"Gilet jaune” (yellow vest) protesters took to the streets on Saturday for another weekend of anti-government action, as they paid homage to those injured by police in previous demonstrations.
Thousands of “gilets jaunes” (yellow vests) protesters marched through Paris and other French cities on Saturday for the 12th consecutive weekend of anti-government action, as they paid homage to those injured by police in previous demonstrations.
Participants carried French flags and placards denouncing the government of President Emmanuel Macron, while a large banner showing photographs of people injured in clashes with police took centre stage at the march in Paris.
The protest came after France’s top administrative court ruled on Friday that police could continue using controversial rubber-ball launchers against protesters.
Known as Defence Ball Launchers, the weapons fire rubber projectiles the size of golf balls, and have been blamed for leaving gilets jaunes with serious injuries including lost eyes and broken limbs.
The judge said it was “necessary to allow police to use these weapons” because the protests were “frequently the occasion for acts of violence and destruction.”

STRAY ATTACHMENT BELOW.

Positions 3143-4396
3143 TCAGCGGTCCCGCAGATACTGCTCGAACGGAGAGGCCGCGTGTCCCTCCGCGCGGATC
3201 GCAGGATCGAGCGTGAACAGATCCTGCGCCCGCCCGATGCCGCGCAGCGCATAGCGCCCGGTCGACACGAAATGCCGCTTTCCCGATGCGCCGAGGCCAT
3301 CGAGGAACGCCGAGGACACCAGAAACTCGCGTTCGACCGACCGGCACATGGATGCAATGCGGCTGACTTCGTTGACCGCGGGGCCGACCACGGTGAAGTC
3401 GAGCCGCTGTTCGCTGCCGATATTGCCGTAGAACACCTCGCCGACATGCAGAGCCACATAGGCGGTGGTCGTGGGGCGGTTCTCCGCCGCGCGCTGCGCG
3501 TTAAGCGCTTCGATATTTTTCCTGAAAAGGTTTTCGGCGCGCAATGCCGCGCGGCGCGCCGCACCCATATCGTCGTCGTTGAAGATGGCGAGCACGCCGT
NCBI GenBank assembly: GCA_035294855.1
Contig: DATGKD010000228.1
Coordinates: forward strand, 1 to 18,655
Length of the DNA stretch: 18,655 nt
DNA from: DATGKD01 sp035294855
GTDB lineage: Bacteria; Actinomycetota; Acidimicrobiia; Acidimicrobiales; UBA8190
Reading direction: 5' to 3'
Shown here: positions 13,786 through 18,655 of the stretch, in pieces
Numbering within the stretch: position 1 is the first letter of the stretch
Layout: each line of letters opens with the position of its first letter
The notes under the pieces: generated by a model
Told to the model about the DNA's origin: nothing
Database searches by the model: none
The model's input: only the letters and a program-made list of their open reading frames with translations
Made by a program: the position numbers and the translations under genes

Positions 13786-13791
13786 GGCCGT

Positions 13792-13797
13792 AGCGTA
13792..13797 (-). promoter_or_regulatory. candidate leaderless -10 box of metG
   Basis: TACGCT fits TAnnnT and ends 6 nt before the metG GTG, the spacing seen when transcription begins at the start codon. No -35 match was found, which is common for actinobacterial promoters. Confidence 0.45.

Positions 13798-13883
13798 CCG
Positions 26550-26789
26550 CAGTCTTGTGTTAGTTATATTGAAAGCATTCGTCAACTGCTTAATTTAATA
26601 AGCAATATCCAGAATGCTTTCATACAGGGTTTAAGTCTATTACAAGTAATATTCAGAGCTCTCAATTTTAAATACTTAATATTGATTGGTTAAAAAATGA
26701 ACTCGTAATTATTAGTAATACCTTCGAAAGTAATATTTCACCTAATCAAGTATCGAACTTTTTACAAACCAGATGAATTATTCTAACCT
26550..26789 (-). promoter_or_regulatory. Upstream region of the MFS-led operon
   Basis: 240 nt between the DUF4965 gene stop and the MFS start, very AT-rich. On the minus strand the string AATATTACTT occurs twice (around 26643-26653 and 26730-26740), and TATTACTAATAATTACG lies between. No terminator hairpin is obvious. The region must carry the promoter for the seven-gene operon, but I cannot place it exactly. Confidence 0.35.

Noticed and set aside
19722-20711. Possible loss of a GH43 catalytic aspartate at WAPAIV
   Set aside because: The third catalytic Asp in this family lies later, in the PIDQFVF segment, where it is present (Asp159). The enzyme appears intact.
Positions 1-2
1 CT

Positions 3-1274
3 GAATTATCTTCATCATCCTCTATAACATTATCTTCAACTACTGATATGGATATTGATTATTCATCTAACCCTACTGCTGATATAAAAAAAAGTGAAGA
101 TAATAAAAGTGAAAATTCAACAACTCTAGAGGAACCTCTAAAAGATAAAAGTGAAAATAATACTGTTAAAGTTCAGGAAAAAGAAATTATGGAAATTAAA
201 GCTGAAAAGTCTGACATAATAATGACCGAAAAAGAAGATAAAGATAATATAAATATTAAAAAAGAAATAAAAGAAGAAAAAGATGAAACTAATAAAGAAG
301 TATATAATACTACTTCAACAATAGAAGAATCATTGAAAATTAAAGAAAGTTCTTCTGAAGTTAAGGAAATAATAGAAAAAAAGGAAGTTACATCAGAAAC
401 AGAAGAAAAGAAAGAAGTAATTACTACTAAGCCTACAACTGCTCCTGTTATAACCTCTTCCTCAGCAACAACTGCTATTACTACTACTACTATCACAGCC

Around 1,000 police officers and 1,700 demonstrators have been injured since the protests began, according to official figures.
The gilets jaunes protests — named after the fluorescent jackets French motorists are required to carry in their cars — began in November over plans to raise fuel taxes.
However, they have since developed into a broader revolt against the government, with thousands of demonstrators taking to the streets every Saturday.
Macron launched a "Great National Debate" in a bid to resolve the crisis.
On Thursday, he said that he too was a gilet jaune “if it meant being in favour of better salaries and having a more effective parliament.”
A Harris Interactive poll of 1,000 people on Friday showed Macron gaining four percentage points since December, taking him to a 35% approval rating.